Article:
Our present data for the first time link this ubiquitous protein kinase with angiogenesis. Inhibitors of CK2 were able to decrease normal and diabetic REC proliferation, migration, and viability in low-serum medium (Figs. 1, ,2,2, ,3).3). It is noteworthy that these inhibitors also readily abrogated potent effects of four combined angiogenic growth factors on all the studied parameters of bovine and human REC. This finding may be explained by the participation of CK2 in several major pathways activated by angiogenic growth factors including Ras-Raf-MEK-ERK, p38 MAPK, PKC, and PI3 kinase-Akt pathways50,60,69,70 (Fig. 8). As TGF-β contributes to REC tube collapse,28 and CK2 inhibitors stabilized these tubes, CK2 could be also involved in TGF-β signaling. Recent findings suggest that such pleiotropic effects of CK2 may be attributed to its ability to phosphorylate a molecular chaperone, Cdc37, which interacts with multiple signaling kinases.76
It may thus be suggested that CK2 enhances cell responses to angiogenic growth factors and protect endothelial cells from apoptosis. This hypothesis is corroborated by recent evidence that CK2 inhibitors promote apoptosis of tumor cells.56,77–80 In case of emodin, it may involve generation of reactive oxygen species and subsequent inhibition of NF-κB and AP1 signaling.78 CK2 activity is generally elevated in actively proliferating cells.77 Therefore, CK2 inhibitors may mostly affect such cells. In our experiments with a mouse model of OIR, specific CK2 inhibitors decreased the extent of retinal neovascularization by up to 70% (Fig. 7). The inhibitory effect primarily concerned neovascular tufts where actively proliferating endothelial cells are concentrated81–84 but was not pronounced in the main vascular tree.
Our data may provide the molecular mechanism for the reported antitumor activity of bioflavonoids such as quercetin, emodin, and apigenin, for example. These compounds among other effects can inhibit CK2, which may reduce tumor growth by adversely affecting tumor neovasculature. In fact, the antiangiogenic effect of quercetin was observed previously,85,86 but it was not attributed to the blocking of CK2, because quercetin is not a specific CK2 inhibitor. In a recent work, tumor growth was significantly reduced by antisense oligonucleotides to CK2,53 but their effects on tumor vascularization were not studied. Distinct antiangiogenic effects of specific CK2 inhibitors, emodin and TBB, were clearly observed in our in vitro and in vivo experiments using retinal endothelial cells and a mouse model of retinal neovascularization. Because of the very high specificity of TBB toward CK2 we can conclude that CK2 is essential for angiogenesis. It is of obvious interest to identify the impact of CK2 inhibition on tumor neovascularization as well.
Both emodin and quercetin are plant-derived compounds found in tea, red wine, lettuce, rhubarb, aloe, and other plants. Moreover, quercetin is part of several over-the-counter dietary supplements. Therefore, these and more specific CK2 inhibitors may be promising tools for developing efficient drug therapy for PDR and other conditions with pathologic neovascularization, including solid tumors.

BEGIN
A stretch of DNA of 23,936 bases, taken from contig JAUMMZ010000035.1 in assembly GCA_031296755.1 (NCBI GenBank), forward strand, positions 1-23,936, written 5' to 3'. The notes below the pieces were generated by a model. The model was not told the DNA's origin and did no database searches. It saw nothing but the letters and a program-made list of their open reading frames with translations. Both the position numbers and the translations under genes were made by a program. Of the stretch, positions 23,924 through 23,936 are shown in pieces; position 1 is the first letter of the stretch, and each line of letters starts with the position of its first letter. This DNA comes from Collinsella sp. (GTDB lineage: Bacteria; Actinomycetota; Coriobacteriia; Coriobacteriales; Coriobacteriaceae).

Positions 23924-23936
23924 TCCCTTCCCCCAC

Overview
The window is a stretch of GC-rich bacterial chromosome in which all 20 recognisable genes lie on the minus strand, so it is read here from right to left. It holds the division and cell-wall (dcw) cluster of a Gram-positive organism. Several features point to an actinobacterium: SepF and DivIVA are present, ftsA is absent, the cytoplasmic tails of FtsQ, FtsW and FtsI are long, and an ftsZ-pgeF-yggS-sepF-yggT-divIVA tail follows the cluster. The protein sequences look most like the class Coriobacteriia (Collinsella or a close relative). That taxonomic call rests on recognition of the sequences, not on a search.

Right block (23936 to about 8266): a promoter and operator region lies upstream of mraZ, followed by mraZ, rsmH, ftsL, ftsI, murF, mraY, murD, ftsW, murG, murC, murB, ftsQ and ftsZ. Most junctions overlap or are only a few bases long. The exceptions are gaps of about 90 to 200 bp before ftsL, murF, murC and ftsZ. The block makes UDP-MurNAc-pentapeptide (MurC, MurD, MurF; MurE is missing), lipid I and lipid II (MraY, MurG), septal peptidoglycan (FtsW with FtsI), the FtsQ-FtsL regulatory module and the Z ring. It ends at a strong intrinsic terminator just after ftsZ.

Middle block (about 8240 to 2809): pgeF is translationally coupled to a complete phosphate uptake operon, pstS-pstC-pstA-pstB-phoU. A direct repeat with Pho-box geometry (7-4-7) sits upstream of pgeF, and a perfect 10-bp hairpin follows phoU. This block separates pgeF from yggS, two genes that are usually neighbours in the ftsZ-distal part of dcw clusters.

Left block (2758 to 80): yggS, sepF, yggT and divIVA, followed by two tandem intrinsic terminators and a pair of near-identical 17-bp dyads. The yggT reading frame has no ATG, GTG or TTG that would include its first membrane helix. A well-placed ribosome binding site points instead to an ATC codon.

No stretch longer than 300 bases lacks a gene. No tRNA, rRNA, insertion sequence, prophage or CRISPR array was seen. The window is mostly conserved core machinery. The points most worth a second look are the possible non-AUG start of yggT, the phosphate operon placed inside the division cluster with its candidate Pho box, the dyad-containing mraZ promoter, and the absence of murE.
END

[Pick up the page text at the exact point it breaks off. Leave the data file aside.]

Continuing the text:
Emodin’s effects on CK2 activity and downstream expression of c-myc have been fully validated using CK2-specific antisense oligonucleotides.34 However, a small molecule inhibitor approach to CK2 inhibition should be considered with caution. The existing inhibitors may not be completely specific for CK2 and their possible interactions with other known or yet unidentified kinases, some of which may also be expressed only in certain tissues, should be taken into account. Alternative approaches to CK2 inhibition may use powerful RNAi or antisense oligonucleotide technologies50,70 that provide absolute specificity to the target. However, CK2 RNAi has so far achieved only moderate inhibition,70 and antisense oligonucleotides are difficult to use in vivo and may require special carriers. Possibly, a combination of gene-based and pharmacologic CK2 inhibitors would provide in future the magnitude and specificity of action necessary to eliminate pathologic neovascularization without significant side effects.
In summary, we found that a key signaling molecule, protein kinase CK2, was important for many angiogenic characteristics of RECs and their responses to growth factors. Blocking CK2 activity with a variety of inhibitors some of which were quite specific, produced significant changes, especially in tube formation, endothelial cell migration, and experimental retinal neovascularization in mice. CK2 has been shown to impinge on many signaling pathways (Fig. 8). We now provide the first evidence of the participation of CK2 in the angiogenic process. Based on our data, CK2 seems to be a major signaling molecule mediating growth factor effects in normal and pathologic angiogenesis. However, further experimentation is necessary to determine its role in the progression of DR to the vision-threatening proliferative stage.87
Supported by National Eye Institute Grants EY07739, EY12601, EY12605, and EY13431 and the Skirball Program in Molecular Ophthalmology.
The authors thank Graziano Fabbrini (Dipartimento di Chimica Biologica, Universita di Padova, Padova, Italy) for synthesizing the TBB.
Disclosure: A.V. Ljubimov, (P); S. Caballero, None; A.M. Aoki, None; L.A. Pinna, None; M.B. Grant, (P); R. Castellon, (P)